At 52 years of age, I have around five per cent body fat. And I haven't done a lick of cardiovascular exercise since I gave up playing soccer in my late 20s due to a knee injury.
Seriously, the only exercise I do is some weight resistance training.
You want in on a little secret?
What if it promises to extend your lifespan and keep you looking and feeling your best well into old age?
What if all it involves is a small adjustment to your daily routine?
And there's no catch. It's even cardio-free. So there's no huffing and puffing or sweating involved.
Seriously, it's a game-changer.
OK, enough of the infomercial stuff. This is all about cutting your daily caloric intake, while simultaneously optimizing your body's ability to burn fat. This can be done by way of a little daily caloric restriction.
The payoff at the end of the day is that you still get to enjoy a hearty, fully-satisfying evening meal. That's the reward for not eating (or hardly eating) from daylight to sunset.
All you have to do is get into a daily routine of some "mini-fasting" (mostly done while you sleep) followed by a light lunch (or none at all) and a big protein-packed dinner.
I find this unorthodox routine is the best way to keep my metabolism operating in high gear. In other words, I simply skip breakfast and go as long as I comfortably can without re-fuelling.
Now it's not easy for everyone to skip breakfast. After all, we're culturally conditioned to eat before starting our work day. But this isn't biologically necessary for most of us. (However, if you have certain health issues, consult your physician before modifying your diet.)
So if you're not ravenous each morning, you can easily subdue any minor hunger pangs by drinking a large coffee (an appetite suppressant) and/or plenty of water (carbonated water works best).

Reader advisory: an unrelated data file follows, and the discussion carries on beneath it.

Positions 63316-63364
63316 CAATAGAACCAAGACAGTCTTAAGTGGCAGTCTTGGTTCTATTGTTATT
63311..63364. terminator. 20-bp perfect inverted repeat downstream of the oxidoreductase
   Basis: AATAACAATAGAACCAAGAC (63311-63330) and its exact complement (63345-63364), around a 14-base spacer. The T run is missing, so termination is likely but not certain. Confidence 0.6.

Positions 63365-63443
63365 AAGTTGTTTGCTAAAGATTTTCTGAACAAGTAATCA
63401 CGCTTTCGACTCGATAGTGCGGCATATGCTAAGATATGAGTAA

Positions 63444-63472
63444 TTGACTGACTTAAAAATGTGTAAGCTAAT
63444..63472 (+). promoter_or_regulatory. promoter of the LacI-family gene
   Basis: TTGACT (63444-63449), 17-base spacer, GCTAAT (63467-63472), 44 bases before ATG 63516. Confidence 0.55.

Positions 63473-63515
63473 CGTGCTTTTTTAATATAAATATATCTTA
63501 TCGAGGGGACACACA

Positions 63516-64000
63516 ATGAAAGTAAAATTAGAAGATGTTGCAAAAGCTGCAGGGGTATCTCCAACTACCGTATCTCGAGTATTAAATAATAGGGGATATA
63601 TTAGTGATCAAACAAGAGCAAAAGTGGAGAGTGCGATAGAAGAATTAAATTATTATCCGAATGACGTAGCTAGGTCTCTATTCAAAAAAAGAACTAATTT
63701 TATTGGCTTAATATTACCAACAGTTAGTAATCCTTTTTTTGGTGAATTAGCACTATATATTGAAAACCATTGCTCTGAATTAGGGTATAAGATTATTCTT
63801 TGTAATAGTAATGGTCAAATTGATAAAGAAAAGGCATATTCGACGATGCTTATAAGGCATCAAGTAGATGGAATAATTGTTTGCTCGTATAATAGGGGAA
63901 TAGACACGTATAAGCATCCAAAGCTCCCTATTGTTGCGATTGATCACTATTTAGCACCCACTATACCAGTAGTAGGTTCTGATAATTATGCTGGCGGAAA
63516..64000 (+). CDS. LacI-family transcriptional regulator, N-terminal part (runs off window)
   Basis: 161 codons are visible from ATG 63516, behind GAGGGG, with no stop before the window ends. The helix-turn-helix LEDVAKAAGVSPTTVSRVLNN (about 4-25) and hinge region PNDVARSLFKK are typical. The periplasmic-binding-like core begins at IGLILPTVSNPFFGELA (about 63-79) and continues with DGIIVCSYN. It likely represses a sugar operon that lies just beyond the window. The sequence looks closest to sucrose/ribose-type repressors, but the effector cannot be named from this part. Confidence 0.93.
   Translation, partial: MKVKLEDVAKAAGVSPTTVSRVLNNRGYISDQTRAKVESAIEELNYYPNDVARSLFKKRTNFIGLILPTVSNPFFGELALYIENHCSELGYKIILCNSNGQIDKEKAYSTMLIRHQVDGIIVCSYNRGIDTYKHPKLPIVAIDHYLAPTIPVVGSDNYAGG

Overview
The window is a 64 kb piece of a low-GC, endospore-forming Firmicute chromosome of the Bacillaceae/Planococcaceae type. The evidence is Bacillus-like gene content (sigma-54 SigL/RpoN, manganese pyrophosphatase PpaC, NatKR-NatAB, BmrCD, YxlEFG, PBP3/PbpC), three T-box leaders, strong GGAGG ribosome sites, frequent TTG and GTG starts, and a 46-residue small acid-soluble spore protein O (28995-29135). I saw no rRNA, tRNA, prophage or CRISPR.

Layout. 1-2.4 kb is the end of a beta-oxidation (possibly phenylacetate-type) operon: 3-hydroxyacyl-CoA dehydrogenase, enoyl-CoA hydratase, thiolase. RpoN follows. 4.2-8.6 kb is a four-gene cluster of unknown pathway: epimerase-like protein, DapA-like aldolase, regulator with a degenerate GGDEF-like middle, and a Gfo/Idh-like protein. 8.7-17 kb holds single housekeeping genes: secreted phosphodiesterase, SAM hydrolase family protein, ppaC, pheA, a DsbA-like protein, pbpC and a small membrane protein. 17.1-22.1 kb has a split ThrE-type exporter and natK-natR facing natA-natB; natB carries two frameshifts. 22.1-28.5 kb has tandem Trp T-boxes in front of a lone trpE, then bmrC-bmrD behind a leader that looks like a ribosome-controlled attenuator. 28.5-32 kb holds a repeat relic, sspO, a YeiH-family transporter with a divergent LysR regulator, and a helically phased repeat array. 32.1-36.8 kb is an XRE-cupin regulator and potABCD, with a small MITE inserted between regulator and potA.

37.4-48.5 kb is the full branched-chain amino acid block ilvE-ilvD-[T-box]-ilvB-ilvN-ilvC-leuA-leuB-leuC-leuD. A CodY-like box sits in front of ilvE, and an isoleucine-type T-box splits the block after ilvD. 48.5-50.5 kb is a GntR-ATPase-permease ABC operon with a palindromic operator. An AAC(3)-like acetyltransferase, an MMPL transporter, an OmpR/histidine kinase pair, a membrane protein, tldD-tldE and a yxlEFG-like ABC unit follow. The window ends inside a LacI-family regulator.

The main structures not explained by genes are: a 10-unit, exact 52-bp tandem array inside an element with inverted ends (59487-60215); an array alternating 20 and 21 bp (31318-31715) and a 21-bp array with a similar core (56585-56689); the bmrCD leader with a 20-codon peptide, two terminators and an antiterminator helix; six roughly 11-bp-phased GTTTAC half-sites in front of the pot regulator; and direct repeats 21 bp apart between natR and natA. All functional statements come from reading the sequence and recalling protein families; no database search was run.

Proof in the pudding
Fortunately, I've found some scientific validation for my long-held intuitive belief that skipping breakfast can be a good idea: Studies reveal that fasting for 16 hours can lower your body's insulin concentrations. In turn, this should discourage your body from producing and storing fat.
Personally, I believe that doing without food for as little as 14 hours a day also works well enough.
Mini-fasting this way also reduces your body's glycogen supply, which is a form of stored energy that is found in your in muscles and liver. It kicks in when all the glucose in your system (produced from digested carbohydrates) is used up as your primary energy source. So when your glycogen reserves also become depleted, you finally start to burn your body fat for energy.
When you eventually get around to eating at night, try to make your meals protein-dense. Also, feel free to eat as many starchy (but healthy) complex carbohydrates as you like. As for vegetables, eat plenty of them because they're a key part of a nutritious, well-balanced dinner.
Why calories count and meals don't
Science has now shown that you don't have to eat three main meals a day (or even half a dozen or so small ones, like many bodybuilders do) to efficiently burn calories.
All that matters is that your total caloric intake stays the same, regardless of how many meals you consume.
One such study involved two groups of overweight men and women, who were randomly assigned to very strict low-calorie diets. Each participant consumed the same number of calories per day. Yet one group only ate half as often as the rest of the study volunteers.
Nonetheless, both groups lost equivalent amounts of weight.
Snack a little if you like
If you follow my lead by eating just one square meal a day, rather than three (or a handful of under-sized meals), it can be beneficial to do a little healthy snacking, too. This is especially the case if you're physically active during the day and need a little additional fuel for energy.
Light snacks are best because they help regulate your appetite and keep your energy level from dipping.